LWAPP Data/Control Traffic (before rel 5.0) UDP port 12222/12223
    EOIP packets IP protocol 97
    Mobility UDP port 16666 (non secured) UDP port 16667 (secured IPSEC tunnel)

  11. For web authentication to occur, the client should first associate to the appropriate WLAN on the WLC. Navigate to the Monitor > Clients menu on the WLC GUI in order to see if the client is associated to the WLC. Check if the client has a valid IP address.

  12. Disable the Proxy Settings on the client browser until web authentication is completed.

  13. The default web authentication method is PAP. Ensure that PAP authentication is allowed on the RADIUS server for this to work. In order to check the status of client authentication, check the debugs and log messages from the RADIUS server. You can use the debug aaa all command on the WLC to view the debugs from the RADIUS server.

  14. Update the hardware driver on the computer to the latest code from manufacturer's website.

  15. Verify settings in the supplicant (program on laptop).

  16. When you use the Windows Zero Config supplicant built into Windows:

    • Verify user has latest patches installed.

    • Run debugs on supplicant.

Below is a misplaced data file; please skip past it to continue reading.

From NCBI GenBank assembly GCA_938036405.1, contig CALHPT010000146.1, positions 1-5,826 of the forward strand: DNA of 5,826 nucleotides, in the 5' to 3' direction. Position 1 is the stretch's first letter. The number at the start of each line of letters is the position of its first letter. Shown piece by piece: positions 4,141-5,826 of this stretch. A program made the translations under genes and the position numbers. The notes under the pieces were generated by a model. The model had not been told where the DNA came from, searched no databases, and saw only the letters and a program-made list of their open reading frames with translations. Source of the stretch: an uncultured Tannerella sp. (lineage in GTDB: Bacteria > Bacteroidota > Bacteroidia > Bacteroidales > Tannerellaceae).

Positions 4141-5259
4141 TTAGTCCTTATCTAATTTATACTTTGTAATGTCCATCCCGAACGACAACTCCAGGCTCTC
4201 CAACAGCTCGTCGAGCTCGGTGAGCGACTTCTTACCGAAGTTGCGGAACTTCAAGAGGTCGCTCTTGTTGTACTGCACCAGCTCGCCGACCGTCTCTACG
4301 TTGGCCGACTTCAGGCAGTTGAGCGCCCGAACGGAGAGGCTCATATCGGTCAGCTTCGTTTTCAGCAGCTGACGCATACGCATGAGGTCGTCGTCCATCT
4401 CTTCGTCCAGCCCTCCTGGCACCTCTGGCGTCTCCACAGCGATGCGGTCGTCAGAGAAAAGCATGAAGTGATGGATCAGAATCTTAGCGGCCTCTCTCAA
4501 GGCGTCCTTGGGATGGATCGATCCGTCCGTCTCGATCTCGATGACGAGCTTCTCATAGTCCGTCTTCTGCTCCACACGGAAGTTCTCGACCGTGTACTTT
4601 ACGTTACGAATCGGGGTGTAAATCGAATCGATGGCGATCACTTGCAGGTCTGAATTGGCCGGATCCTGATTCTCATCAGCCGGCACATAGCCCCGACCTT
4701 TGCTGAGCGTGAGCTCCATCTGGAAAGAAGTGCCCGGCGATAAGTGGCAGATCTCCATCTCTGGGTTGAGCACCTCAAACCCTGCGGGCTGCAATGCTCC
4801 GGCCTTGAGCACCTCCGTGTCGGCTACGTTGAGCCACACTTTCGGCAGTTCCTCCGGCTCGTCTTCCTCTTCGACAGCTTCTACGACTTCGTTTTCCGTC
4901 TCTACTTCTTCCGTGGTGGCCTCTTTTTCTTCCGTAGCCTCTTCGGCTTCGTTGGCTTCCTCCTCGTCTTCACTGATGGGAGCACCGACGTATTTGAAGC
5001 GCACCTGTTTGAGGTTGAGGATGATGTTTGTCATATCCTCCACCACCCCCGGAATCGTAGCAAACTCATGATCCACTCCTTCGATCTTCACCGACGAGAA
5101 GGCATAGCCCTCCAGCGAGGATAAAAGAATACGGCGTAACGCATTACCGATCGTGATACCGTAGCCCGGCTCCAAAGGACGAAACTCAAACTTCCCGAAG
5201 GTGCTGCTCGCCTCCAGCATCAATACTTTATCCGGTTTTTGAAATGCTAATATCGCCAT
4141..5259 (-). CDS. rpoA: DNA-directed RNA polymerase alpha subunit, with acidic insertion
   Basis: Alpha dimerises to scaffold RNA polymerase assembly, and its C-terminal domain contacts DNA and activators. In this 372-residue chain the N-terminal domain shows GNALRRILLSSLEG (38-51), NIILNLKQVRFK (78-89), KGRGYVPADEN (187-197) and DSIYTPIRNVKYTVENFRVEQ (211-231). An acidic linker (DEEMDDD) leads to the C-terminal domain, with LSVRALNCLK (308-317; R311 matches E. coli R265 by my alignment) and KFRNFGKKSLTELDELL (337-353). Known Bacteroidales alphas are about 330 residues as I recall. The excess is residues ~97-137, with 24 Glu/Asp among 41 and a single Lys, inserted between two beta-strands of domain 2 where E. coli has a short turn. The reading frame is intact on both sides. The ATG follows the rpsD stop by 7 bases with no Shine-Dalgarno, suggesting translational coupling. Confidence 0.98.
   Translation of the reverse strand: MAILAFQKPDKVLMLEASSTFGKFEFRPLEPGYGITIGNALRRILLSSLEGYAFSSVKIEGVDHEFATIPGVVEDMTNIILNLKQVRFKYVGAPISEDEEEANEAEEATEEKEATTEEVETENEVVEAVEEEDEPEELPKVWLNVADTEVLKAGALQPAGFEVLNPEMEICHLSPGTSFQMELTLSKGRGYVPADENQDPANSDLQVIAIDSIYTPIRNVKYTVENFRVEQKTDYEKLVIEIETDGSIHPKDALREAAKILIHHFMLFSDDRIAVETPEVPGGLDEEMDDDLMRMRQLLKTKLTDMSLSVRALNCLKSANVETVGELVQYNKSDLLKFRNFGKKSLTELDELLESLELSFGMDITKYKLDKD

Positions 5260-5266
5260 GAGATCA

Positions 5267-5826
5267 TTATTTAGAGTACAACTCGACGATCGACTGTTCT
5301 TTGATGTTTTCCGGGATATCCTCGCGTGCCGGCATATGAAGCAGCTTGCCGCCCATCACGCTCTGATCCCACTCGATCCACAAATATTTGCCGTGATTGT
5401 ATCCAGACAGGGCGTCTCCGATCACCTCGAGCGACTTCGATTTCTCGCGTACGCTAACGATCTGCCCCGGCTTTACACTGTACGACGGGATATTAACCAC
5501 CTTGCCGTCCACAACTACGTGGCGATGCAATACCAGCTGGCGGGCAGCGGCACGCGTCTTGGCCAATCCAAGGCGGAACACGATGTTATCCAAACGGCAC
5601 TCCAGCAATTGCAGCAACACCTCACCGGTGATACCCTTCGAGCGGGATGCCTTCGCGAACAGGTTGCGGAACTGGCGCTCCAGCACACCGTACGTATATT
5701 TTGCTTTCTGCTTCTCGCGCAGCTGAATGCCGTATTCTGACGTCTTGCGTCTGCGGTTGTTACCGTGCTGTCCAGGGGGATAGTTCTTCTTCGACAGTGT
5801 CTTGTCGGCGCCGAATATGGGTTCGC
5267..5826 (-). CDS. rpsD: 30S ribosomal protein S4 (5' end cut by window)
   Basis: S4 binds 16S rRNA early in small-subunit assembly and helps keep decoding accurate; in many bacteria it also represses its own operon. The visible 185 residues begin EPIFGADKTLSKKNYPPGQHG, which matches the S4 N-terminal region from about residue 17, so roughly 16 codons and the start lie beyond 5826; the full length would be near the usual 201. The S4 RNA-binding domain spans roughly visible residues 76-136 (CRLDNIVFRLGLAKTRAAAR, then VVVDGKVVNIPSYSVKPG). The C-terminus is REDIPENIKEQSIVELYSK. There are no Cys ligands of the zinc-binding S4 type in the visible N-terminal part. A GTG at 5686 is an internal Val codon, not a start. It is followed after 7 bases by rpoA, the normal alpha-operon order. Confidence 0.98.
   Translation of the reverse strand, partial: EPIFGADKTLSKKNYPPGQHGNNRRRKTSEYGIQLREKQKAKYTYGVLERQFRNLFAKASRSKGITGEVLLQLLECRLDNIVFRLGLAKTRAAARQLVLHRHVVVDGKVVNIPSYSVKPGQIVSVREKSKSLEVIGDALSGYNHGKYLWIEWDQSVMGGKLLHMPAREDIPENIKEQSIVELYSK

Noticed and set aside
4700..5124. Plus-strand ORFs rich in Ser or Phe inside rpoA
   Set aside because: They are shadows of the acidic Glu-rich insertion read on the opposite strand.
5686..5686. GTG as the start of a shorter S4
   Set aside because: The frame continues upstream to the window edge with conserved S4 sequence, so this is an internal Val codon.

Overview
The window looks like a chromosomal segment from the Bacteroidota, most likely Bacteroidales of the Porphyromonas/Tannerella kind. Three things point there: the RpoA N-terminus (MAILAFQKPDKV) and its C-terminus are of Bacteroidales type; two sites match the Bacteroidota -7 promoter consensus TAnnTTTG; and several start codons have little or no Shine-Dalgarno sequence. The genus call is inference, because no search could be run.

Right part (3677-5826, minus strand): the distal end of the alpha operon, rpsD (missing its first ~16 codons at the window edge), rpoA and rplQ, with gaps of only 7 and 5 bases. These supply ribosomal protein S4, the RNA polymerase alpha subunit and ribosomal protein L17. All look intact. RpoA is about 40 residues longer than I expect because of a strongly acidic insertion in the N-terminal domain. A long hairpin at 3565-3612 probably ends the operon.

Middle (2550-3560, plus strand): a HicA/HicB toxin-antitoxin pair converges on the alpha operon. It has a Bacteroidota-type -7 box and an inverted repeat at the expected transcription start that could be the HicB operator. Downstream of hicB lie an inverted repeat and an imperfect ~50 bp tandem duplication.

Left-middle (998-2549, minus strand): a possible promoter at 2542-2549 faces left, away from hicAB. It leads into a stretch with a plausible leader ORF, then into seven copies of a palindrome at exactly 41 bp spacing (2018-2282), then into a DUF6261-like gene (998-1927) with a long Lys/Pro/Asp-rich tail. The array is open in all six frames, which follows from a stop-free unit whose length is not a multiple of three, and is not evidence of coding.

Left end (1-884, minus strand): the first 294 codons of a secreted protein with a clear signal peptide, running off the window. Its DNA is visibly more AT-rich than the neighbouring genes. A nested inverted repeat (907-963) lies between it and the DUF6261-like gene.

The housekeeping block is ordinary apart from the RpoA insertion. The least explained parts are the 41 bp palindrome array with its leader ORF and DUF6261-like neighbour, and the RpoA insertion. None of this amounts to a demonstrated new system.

17. On the client, turn on the EAPOL (WPA+WPA2) and RASTLS logs from a command window, Start > Run > CMD:

    netsh ras set tracing eapol enable
          netsh ras set tracing rastls enable

    In order to disable the logs, run the same command but replace enable with disable. For XP, all logs will be located in C:\Windows\tracing.

  18. If you still have no login web page, collect and analyze this output from a single client:

    debug client <mac_address in format xx:xx:xx:xx:xx:xx>
    debug dhcp message enable
    debug aaa all enable
    debug dot1x aaa enable
    debug mobility handoff enable
  19. If the issue is not resolved after you complete these steps, collect these debugs and use the TAC Service Request Tool (registered customers only) in order to open a Service Request.

    debug pm ssh-appgw enable
    debug pm ssh-tcp enable
    debug pm rules enable
    debug emweb server enable
    debug pm ssh-engine enable packet <client ip>

Related Information

Updated: Jul 26, 2011
Document ID: 108501